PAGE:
Skip to Main Content
The Importance of Sleep in Child Development

The Importance of Sleep in Child Development

Besides the obvious, have you ever wondered why sleep is important to your baby? It’s time to dive into how sleep impacts brain development, and how it powers mental and physical development in your baby. Plus, get five tips on how you can encourage it.

Medically reviewed by a board-certified pediatrician

Ah, the sweet sound of a baby sleeping soundly. You’re probably relieved when they fall asleep—you can finally rest, too! But another reason to feel good about your resting baby is that sleep also plays an important role in infant brain development.

Stats on Baby’s Sleep

Bedtime and naptime are highly productive periods for your baby.

  • Babies spend 80% of their time in active sleep while in the womb
  • From birth to age 2, children spend more time asleep than awake
  • 40% of childhood is spent in slumber
  • Half of their sleep is in the active phase (REM sleep) until 6 months of age

Not coincidentally, it’s during these early phases of life that the brain is busiest growing.

Phases of Baby’s Sleep

Just like adults, your baby cycles through two main kinds of sleep: active (rapid eye movement, also known as REM) and quiet (non-REM).

  • Active sleep. Key neuronal, or brain cell, connections are made. The brain literally lays down the tracks for everything it learns, pruning away little-used connections. Active sleep is when we dream.
  • Quiet sleep. The muscles receive increased blood supply, energy is restored, and tissue growth and repair take place.

Importance of Baby’s Sleep

While it looks like your baby is just catching z’s, the reality is that an enormous amount of physical and mental development happens during their sleep. An essential layer of fat called myelin forms around nerve fibers during sleep, and recent research shows connections between the left and right hemispheres of children’s brains are strengthened during sleep.

These developments help brain functions mature. They also influence critical abilities such as language, attention, and impulse control. Brain activity during sleep has a direct effect on a child’s ability to learn and may even affect developmental and mood disorders. Simply put, sleep builds your baby’s brain.

5 Ways to Support Your Baby’s Sleep

Now that you know the importance of sleep for your baby, help them get the rest they need for strong brain development. Here are five simple steps.

  1. Recognize the Importance of Sleep.
     Sleep is as crucial as proper nutrition in supporting your baby’s brain development. A Canadian study of toddlers found that those who got the most sleep were better at function and skills—including the ability to pay attention, set goals, and stay on task.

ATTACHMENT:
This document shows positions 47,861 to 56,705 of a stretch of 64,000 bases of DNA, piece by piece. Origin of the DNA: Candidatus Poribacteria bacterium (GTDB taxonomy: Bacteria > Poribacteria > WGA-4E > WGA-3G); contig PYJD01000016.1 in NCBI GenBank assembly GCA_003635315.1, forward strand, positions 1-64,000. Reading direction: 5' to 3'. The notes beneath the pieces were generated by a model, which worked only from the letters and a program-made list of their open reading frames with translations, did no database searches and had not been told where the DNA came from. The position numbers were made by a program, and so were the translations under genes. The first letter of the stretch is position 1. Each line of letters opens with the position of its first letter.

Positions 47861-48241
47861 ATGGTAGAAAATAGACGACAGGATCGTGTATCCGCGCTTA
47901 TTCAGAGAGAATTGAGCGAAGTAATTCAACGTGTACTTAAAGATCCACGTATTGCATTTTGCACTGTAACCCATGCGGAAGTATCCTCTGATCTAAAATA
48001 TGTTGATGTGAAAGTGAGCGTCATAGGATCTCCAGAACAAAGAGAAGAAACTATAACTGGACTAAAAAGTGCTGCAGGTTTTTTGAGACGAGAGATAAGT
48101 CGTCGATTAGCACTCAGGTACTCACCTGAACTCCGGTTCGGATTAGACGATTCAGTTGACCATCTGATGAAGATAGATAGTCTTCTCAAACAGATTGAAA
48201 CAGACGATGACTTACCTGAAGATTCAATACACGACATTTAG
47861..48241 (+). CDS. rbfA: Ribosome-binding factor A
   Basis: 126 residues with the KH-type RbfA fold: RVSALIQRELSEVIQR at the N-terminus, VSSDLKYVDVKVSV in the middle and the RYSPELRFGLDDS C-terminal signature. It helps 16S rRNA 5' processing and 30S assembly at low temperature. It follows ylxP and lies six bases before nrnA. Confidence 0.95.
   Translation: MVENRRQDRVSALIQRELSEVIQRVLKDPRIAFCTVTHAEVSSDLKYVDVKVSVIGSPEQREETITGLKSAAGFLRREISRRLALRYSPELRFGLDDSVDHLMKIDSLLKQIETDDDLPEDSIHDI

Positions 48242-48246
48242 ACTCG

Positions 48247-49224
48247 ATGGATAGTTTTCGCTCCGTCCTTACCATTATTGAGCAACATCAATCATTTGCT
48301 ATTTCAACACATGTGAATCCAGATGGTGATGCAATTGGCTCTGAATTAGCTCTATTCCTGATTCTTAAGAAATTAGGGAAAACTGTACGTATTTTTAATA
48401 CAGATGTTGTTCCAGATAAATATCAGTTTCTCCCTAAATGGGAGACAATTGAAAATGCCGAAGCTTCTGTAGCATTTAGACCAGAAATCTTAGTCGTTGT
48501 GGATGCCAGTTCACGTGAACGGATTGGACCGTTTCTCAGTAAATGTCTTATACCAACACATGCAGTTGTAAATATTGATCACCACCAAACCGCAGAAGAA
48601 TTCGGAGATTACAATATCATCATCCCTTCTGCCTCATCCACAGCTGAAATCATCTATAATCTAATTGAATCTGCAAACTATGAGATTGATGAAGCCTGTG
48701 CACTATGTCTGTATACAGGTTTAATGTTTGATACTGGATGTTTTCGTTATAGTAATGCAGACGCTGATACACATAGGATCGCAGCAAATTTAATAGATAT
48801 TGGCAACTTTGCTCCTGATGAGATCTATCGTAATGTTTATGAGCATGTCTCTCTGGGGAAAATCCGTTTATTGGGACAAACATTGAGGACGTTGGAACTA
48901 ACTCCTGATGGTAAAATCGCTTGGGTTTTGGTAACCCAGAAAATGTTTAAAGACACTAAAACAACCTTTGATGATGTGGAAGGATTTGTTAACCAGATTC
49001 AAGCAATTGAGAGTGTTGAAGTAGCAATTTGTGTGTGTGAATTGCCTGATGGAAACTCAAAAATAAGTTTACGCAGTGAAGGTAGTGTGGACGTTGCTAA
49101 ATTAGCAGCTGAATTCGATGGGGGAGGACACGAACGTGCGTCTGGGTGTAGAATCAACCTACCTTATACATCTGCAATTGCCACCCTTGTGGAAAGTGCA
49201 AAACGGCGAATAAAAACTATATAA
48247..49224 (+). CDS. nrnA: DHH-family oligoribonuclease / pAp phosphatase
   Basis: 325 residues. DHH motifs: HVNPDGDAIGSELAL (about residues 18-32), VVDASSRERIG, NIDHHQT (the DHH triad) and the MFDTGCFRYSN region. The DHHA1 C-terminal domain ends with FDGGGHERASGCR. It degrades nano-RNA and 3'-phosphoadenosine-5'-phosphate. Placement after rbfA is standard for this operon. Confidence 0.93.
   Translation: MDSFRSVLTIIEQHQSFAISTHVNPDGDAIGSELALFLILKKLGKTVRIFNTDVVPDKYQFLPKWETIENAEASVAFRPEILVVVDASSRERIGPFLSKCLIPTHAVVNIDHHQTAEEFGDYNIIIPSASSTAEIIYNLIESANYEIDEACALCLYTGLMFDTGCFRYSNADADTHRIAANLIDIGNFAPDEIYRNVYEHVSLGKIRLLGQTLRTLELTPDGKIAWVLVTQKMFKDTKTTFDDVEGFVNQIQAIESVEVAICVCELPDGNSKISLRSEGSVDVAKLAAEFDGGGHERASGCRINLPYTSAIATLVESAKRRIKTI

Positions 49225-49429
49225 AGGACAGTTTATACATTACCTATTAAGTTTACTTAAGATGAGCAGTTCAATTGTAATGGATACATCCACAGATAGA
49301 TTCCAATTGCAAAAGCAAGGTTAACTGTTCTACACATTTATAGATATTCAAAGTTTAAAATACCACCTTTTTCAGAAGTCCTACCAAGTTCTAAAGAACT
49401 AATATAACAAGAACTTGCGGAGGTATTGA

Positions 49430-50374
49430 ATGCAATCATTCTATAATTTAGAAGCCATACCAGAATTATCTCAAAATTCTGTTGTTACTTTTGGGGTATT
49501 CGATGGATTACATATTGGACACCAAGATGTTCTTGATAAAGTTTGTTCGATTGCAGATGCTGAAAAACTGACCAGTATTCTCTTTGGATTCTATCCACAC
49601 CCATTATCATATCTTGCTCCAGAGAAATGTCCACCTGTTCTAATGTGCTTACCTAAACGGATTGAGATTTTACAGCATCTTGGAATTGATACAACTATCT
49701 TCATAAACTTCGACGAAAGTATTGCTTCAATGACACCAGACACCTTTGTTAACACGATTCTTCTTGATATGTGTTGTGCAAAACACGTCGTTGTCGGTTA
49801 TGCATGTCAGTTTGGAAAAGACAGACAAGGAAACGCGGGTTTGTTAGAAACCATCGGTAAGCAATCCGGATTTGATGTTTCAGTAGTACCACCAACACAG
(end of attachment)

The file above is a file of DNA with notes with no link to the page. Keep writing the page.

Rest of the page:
2. Know the Signs of Sleepiness.
     Sleepy signs can vary by age and personality. Some little ones are eye-rubbers, while others get fussy.
  3. Put Them to Bed Drowsy vs. Sound Asleep.
     Over time this strategy may help your baby learn how to get back to sleep on their own when they wake up. All babies awaken briefly between their 1.5- to 2-hour sleep cycles. If you rock your baby to sleep, they might expect this when they wake up in the night.
  4. Swaddling.
     Some experts believe babies younger than 6 months sleep better when wrapped in a blanket. Others say tight swaddling interferes with the development of the hips. If you want to try swaddling, talk with your doctor about how to do it properly so that the blanket isn’t too loose, covers the head, or inhibits breathing.
  5. Take Full Advantage of Alert, Awake Time.
     By providing interesting things for your baby to engage with by day, you make them more likely to sleep well at night. You can do this by having fun conversations, bringing them outside to see the sights, and giving them colorful toys to play with.

Now that you know how important sleep is for your growing baby’s brain, you can rest assured every time they rest up! And, if you’d like to help them get better rest, here’s how to master the art of sleep.

All information on Enfamil, including but not limited to information about health, medical conditions, and nutrition, is intended for your general knowledge and is not a substitute for a healthcare professional's medical identification, advice, or management for specific medical conditions. You should seek medical care and consult your doctor or pediatrician for any specific health or nutrition issues. Never disregard professional medical advice or delay seeking medical treatment, care, or help because of information you have read on Enfamil.